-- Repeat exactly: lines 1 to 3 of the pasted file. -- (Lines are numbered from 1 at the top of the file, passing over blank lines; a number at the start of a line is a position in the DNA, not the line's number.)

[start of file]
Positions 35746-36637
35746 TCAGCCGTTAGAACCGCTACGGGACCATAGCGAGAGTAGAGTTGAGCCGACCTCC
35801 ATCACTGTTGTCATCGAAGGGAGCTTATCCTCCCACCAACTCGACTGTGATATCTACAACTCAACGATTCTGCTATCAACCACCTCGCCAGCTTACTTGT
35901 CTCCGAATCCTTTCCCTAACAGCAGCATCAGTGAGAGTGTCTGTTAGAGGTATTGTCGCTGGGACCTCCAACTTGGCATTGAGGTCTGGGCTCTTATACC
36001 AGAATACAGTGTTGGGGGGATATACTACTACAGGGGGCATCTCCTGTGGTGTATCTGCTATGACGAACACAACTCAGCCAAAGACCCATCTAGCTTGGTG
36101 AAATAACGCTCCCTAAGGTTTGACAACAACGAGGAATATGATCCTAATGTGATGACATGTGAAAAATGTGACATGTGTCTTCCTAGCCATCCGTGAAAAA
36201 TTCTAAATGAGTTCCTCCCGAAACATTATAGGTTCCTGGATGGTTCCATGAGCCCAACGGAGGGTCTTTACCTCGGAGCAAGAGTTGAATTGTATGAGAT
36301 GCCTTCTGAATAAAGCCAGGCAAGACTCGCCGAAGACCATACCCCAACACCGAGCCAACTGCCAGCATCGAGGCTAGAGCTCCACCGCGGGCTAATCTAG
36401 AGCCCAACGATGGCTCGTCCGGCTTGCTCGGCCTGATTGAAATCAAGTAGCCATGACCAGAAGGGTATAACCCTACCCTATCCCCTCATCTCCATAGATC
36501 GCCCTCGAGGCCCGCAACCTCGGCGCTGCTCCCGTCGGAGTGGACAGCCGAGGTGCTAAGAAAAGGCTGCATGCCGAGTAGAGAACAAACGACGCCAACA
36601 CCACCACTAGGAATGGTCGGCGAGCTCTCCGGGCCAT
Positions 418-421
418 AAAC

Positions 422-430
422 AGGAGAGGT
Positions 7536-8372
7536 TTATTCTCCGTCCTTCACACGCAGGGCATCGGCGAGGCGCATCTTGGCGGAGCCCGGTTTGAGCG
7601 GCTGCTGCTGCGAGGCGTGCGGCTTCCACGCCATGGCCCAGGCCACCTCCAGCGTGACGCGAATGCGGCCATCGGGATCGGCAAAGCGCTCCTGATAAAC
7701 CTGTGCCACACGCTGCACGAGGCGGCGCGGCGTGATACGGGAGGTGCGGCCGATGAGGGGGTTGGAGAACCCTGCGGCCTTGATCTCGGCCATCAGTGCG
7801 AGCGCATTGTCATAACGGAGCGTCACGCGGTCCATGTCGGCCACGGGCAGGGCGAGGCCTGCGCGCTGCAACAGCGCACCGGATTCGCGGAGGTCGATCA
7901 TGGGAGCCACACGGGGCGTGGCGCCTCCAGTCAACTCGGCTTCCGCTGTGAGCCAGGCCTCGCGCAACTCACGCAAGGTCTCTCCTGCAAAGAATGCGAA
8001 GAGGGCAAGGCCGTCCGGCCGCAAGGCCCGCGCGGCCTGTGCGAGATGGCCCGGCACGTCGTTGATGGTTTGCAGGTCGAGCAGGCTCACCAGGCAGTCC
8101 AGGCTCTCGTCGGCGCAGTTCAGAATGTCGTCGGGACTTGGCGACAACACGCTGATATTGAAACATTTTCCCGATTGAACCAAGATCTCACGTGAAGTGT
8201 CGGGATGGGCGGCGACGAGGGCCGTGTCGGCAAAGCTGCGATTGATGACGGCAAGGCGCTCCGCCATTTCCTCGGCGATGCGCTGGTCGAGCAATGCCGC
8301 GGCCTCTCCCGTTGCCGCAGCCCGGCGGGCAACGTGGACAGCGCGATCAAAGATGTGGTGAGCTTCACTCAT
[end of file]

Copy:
Positions 35746-36637
35746 TCAGCCGTTAGAACCGCTACGGGACCATAGCGAGAGTAGAGTTGAGCCGACCTCC
35801 ATCACTGTTGTCATCGAAGGGAGCTTATCCTCCCACCAACTCGACTGTGATATCTACAACTCAACGATTCTGCTATCAACCACCTCGCCAGCTTACTTGT